MixedThe Washington PostThe most dynamic storyteller at the most interesting cocktail party could scarcely achieve more than Eve Fairbanks has achieved in The Inheritors: An Intimate Portrait of South Africa’s Racial Reckoning. How this achievement lands with readers will depend on whether they want more than storytelling from a book on this topic ... As these lives unspool languorously across the book’s 34 chapters, the post-apartheid world comes vividly into focus. The main characters’ stories branch into stories about other people, and from there into wonderfully accessible summaries of South African history, politics and policy. Readers who already know something about the country will find helpful reminders and moving examples. Less-knowledgeable readers will find concise and engaging points of entry ... Fairbanks also shows considerable insight into the challenges of post-apartheid moral psychology. Her subjects grapple with racially freighted emotions like shame and guilt, pity and penitence, and she draws useful lessons from their efforts. A closer relationship to the vast scholarly literature on these issues wouldn’t hurt, but one happily exempts writers from scholarly specialization when their work provides other compensations ... Unfortunately, Fairbanks blocks the path to those compensations by clogging the book with secondary characters ... Their stories are richly drawn and often moving. But the book collects them haphazardly, and scatters them across chapters that are uniformly (with one exception) and uninformatively named for one of the three main characters. One comes away wishing for more authorial guidance about how to thematize these narrative riches ... A more equitable intimacy might have led Fairbanks to say more about why she went to South Africa and how she met her characters. (We never find out, on either score).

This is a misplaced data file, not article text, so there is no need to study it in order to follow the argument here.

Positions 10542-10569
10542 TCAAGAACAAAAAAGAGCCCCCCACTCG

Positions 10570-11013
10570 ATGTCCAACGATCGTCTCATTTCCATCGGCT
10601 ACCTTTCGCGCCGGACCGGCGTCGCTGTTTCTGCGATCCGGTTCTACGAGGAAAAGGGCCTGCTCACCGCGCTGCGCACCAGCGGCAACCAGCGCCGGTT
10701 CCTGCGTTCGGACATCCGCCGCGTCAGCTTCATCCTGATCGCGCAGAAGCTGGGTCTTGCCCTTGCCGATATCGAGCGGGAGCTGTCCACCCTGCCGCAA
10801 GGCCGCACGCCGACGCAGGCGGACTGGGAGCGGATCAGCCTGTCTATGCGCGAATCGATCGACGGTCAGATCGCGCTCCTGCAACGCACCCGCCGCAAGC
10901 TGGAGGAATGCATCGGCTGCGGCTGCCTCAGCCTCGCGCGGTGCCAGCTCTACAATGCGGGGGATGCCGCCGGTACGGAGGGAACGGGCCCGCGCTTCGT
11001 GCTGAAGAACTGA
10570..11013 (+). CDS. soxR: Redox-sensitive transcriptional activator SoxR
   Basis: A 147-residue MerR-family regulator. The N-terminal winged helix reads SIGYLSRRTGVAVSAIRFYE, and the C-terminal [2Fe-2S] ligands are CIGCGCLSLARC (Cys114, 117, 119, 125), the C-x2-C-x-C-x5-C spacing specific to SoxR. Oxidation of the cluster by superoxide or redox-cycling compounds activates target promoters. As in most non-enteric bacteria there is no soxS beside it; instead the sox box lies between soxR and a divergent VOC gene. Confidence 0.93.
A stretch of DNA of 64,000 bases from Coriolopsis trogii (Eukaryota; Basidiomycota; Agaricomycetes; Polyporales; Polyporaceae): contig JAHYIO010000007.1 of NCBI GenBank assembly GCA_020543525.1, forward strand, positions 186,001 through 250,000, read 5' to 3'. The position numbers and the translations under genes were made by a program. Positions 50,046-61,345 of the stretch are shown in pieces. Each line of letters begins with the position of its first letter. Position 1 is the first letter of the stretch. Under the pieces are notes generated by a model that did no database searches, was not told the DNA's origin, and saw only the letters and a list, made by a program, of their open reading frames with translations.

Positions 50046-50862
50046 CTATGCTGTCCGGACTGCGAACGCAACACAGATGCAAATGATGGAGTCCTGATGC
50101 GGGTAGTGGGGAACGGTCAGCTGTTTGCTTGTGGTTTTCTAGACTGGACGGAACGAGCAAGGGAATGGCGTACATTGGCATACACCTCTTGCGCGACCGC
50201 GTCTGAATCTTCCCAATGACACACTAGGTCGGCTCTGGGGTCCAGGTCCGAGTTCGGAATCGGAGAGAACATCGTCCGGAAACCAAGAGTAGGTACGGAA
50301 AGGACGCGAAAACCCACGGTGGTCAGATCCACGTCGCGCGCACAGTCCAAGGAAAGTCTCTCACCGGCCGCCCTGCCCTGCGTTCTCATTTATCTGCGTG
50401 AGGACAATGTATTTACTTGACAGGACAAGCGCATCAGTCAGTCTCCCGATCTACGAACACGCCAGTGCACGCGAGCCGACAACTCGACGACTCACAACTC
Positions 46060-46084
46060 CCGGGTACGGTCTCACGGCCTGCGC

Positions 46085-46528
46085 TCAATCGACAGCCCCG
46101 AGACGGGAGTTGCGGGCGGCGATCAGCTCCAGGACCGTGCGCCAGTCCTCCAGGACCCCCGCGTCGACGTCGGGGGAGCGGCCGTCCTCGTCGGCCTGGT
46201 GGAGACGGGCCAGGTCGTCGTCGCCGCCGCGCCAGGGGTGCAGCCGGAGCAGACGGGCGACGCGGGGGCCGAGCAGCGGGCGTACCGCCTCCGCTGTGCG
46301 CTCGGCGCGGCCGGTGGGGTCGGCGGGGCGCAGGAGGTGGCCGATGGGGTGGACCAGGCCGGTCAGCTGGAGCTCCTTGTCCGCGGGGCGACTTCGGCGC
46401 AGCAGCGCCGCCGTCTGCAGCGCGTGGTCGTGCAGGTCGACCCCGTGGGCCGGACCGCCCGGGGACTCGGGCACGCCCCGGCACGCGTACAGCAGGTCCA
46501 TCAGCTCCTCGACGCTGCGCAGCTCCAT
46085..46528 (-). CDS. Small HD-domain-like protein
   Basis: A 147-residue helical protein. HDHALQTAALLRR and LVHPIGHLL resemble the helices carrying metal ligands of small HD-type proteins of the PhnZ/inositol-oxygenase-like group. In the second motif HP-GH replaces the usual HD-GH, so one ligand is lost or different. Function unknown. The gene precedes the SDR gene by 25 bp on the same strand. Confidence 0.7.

RaveThe Washington PostThe thing about preaching...is that persuasion is not its principal aim. Often, the goal is to send churchgoers back into the world renewed, perhaps edified but surely fortified for the trials that await. This is what one gets from McGhee’s stunning, sobering, oddly hopeful book, The Sum of Us: What Racism Costs Everyone and How We Can Prosper Together. She is not fishing for converts in a depleted sea. She is encouraging the faithful and equipping them for the kind of intellectual and spiritual journey that produced her book ... I don’t know of another book that weaves together the many strands of our racialized policy, politics and culture this elegantly and clearly ... Legions of people already accept some version of McGhee’s diagnosis, beginning with other readers of Du Bois. But many of them don’t know what to do with it, or what it means in policy terms, or whether it leaves any room for hope in a world of people willing to treat others as an infestation. The Sum of Us begins to answer these questions, thereby equipping the faithful to act on the good news even in a world that isn’t yet ready to hear it.
Mychal Denzel Smith
RaveWashington Post... small but indispensable ... America’s troubled times require action, to be sure. But that action begins with imagining oneself differently. This often requires more words, not fewer, which makes writers like Smith a precious resource for ethical reflection ... The book is dotted with tight, eloquent passages ... Smith’s book is about [...] remembering and achieving more productive and revolutionary exercises of the imagination. It begins in dismay and grapples with fear. But it engages this moment with intelligence and courage, and invites its readers to do the same.
PositiveThe Washington PostWilderson’s ambitious book offers its readers two great gifts. First, it strives mightily to make its pessimistic vision plausible. Anyone unconvinced by the vision may find this a dubious contribution, but enough people have been convinced by the view to make an accessible introduction to it a valuable resource just for understanding contemporary intellectual life. Second, the book depicts a remarkable life, lived with daring and sincerity ... The main challenge of the book may be that it offers both these gifts at once. It wraps its critical theory in a memoir, in a way that means for both elements to be mutually supporting. The narrative vividly establishes the need for theoretical intervention, and the theory provides keys to understanding the narrative ... This simultaneous commitment to analysis and to narrative sometimes pulls the book in opposite directions. Paragraphs that could have helped develop a scene instead crank up the theoretical machinery. Energy that could have been spent translating jargon into normal prose goes instead into setting up a metaphor. One can almost hear the gears grinding as the book shifts from one mode to the other ... Reading the book felt a bit like returning to the culture wars of the late 20th century ... I confess that Afropessimism strikes me as a refusal of the possibilities that make \'fighting on\' conceivable ... If so, I’ll simply commit to admiring the economy and the poetry of his provocations.